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Freelancers are being invited to sign up to, and give feedback on, a nine-page Freelance Charter that aims to commit the TV industry to fair and consistent working conditions.
The charter, launched today by the pan-industry Coalition for Change, declares the development of freelancers as "in the best interests of the industry" in terms of progression, mental wellbeing and productivity and recommends mandatory recruitment training, particularly for unconscious basis and interview techniques.
The framework aims to stamp out bullying and harassment, improve the mental health and diversity of production teams, make recruitment fairer by ending cronyism and unconscious bias, encourage regular training at all levels of the industry and establish clearer skills development and career paths.

Its key points include:

  • "breaking the cycle" of rehiring and cut back on broadcasters imposing people on a production
  • productions must have a designated safeguarding officer for bullying and harassment
  • improve recruitment by establising a realistic gap between greenlight and production
  • avoid "unrealistic production schedules" so that long hours are not normalised
  • proper advertising of vacancies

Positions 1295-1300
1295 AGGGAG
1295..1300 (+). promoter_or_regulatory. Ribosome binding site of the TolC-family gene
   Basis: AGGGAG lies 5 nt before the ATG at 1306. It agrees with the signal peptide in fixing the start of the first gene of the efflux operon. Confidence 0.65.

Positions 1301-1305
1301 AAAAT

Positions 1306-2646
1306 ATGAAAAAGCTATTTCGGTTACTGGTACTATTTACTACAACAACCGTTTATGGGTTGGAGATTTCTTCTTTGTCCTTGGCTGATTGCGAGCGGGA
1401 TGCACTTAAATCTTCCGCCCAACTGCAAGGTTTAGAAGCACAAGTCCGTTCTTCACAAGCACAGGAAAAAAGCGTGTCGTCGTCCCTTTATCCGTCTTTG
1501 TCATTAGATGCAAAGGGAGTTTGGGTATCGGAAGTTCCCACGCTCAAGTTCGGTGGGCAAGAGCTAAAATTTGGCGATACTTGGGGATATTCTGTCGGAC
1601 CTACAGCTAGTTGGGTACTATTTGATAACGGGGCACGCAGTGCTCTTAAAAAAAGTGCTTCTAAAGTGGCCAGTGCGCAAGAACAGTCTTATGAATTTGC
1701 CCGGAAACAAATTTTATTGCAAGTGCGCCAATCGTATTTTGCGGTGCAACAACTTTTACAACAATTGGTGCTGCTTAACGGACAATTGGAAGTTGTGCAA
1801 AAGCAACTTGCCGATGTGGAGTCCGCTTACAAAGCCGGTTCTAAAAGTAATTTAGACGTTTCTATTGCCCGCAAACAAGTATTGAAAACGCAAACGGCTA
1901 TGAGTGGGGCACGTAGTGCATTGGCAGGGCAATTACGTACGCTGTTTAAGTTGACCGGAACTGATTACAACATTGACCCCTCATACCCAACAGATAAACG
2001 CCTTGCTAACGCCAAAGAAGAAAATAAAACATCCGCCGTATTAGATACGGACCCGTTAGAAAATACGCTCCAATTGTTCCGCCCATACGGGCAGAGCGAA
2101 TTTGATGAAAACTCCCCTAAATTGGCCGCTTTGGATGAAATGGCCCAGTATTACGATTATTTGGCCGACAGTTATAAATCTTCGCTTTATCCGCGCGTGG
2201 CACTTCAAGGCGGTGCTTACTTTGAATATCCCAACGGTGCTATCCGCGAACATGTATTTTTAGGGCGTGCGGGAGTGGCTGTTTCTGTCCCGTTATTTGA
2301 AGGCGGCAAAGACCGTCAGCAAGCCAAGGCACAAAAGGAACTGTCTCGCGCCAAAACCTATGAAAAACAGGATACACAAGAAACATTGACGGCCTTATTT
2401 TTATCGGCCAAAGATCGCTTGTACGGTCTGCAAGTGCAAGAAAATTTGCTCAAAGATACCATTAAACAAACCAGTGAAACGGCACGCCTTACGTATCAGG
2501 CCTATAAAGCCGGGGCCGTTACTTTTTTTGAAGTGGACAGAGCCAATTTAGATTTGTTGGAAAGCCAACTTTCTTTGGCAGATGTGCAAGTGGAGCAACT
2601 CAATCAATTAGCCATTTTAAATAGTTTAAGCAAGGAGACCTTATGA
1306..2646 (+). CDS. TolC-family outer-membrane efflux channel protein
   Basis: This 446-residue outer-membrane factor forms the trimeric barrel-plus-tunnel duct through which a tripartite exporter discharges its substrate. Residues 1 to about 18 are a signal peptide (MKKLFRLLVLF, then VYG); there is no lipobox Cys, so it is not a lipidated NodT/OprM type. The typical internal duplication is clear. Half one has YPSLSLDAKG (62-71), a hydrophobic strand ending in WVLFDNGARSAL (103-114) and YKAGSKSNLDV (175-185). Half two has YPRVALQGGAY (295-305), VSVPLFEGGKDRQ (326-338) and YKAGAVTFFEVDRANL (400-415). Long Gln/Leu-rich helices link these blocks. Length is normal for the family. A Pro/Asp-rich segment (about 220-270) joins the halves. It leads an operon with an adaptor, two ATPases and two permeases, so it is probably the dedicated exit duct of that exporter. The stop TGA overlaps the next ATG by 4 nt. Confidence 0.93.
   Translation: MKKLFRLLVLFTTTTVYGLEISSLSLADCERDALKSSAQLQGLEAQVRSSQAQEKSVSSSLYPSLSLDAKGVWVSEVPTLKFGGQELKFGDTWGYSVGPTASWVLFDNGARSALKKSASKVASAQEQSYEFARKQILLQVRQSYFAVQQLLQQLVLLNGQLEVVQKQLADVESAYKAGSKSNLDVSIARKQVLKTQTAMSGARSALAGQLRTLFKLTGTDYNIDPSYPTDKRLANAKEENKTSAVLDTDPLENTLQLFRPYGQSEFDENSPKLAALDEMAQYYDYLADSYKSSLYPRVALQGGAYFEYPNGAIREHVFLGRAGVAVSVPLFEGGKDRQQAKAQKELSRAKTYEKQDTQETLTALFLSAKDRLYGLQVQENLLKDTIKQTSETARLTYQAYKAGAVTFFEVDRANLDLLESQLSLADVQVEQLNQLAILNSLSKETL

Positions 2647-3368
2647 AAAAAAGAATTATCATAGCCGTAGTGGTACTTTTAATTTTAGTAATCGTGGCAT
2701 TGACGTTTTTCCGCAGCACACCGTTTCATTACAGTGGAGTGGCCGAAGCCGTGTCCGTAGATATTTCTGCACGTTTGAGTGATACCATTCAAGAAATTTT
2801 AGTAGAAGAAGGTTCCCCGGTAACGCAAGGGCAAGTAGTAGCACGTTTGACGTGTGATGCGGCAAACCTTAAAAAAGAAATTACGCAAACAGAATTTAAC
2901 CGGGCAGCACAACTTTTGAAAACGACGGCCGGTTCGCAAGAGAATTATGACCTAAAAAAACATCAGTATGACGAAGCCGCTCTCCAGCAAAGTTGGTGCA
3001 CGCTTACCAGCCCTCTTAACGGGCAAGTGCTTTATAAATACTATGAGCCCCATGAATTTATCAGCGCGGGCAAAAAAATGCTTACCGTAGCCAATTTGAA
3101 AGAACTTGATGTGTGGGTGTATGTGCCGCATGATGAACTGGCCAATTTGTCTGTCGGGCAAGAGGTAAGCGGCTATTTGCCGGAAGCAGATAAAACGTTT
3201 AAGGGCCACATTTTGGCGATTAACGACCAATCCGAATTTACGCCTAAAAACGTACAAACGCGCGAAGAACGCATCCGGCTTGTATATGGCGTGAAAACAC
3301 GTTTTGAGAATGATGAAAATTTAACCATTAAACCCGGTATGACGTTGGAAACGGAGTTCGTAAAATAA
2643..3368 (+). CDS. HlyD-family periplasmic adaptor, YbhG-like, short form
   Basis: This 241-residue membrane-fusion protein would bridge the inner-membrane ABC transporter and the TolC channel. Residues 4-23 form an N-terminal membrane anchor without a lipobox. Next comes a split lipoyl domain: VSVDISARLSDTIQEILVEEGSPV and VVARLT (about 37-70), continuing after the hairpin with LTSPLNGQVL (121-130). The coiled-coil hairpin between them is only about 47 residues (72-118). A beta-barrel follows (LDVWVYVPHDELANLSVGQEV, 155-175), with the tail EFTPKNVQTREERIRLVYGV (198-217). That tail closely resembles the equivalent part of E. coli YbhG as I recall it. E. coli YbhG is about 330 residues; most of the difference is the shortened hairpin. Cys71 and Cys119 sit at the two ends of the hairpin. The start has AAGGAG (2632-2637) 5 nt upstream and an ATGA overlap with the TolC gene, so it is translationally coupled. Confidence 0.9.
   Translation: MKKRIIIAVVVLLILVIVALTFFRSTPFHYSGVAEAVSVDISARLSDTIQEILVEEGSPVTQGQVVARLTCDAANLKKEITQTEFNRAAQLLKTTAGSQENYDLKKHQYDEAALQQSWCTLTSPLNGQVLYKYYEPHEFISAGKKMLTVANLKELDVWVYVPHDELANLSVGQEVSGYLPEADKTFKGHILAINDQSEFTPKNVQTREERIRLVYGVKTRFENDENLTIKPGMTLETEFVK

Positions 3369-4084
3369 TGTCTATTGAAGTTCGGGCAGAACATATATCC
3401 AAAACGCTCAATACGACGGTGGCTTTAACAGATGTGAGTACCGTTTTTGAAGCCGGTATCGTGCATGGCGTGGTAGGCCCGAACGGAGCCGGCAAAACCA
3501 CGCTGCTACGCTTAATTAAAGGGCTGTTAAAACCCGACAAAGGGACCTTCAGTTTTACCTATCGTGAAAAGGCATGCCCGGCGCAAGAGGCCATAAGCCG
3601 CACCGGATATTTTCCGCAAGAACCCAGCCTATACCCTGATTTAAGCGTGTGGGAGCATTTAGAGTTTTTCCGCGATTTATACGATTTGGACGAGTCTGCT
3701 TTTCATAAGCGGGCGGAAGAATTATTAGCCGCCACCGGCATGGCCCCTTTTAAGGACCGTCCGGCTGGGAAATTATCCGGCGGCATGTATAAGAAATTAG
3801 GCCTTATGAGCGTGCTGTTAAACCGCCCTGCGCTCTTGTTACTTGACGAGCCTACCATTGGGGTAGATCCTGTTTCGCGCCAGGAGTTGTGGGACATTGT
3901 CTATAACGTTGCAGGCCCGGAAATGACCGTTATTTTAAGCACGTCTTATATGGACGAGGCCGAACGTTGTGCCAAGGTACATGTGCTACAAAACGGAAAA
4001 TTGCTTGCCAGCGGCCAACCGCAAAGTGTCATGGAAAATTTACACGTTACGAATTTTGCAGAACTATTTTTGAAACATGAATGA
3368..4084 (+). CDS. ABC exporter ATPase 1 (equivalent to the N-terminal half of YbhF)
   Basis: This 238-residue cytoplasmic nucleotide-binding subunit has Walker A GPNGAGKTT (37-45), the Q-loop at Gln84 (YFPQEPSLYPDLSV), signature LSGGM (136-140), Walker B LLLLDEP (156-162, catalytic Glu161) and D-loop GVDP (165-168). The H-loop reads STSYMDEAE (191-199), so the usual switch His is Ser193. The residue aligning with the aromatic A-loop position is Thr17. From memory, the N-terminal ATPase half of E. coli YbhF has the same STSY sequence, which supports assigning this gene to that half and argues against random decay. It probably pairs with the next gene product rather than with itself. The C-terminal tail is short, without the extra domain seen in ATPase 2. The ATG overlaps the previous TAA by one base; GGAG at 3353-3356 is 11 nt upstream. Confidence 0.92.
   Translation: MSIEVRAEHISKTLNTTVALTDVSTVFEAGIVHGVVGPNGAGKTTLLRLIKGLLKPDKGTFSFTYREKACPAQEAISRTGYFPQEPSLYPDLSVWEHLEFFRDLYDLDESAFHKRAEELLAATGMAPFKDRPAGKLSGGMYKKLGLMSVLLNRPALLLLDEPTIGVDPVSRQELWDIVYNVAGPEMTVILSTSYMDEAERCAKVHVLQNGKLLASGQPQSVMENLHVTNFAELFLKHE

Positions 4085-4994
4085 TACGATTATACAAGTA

• talking to freelancers post-delivery about career progression
  • recognising flexible working practices  
The BBC, Channel 4, Channel 5 and owner ViacomCBS, Sky, Amazon, Bafta, Mama Youth, ScreenSkills, Directors UK, Women in Film and TV and the Film & TV Charity are among the 23 organisations that have signed the charter.

It has been steered over the past year by freelancer and TV Mindset founder Adeel Amini, who announced the formation of the Coalition at last year’s Edinburgh TV Festival.

Sky UK and Ireland MD of content Zai Bennett and UKTV director of commissioning Richard Watsham have worked with Amini to draw up the charter after discussons with around 100 groups and individuals.

Speaking in an Edinburgh TV Festival session, Watsham stressed that the charter is “not a legal document, not a panacea - it’s a platform on which to build”, stressing that it relies on collective responsibility to end the “wild west” feeling of being a freelancer.

Absent from the list are ITV, Netflix and Pact, all of which have fed into the charter and are expected to make a formal commitment in the coming weeks.

The Coalition is now developing a kitemark for all signatories to use and promote.

Broadcast will compile freelancer views of the charter’s aims in an annual survey to be launched this autumn, with its findings fed back to the Coalition to consider ahead of the publication of a revised version of the charter in January.

The Coalition will then publish an update next August, with annual reworkings expected from 2023.

Sign up to the charter here

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